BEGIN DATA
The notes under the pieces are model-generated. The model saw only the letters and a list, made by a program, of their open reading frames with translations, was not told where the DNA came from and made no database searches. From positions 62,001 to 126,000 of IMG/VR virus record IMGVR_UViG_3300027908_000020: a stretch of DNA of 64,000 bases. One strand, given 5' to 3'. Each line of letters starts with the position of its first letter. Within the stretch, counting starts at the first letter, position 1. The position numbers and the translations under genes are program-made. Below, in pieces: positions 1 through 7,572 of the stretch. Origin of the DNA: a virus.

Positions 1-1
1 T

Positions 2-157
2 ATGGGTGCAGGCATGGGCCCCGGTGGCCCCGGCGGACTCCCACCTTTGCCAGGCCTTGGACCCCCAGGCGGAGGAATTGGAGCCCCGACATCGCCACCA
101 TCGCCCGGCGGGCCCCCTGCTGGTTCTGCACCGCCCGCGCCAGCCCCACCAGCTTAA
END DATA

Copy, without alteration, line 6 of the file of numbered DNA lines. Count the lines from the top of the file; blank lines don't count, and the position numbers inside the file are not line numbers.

101 TCGCCCGGCGGGCCCCCTGCTGGTTCTGCACCGCCCGCGCCAGCCCCACCAGCTTAA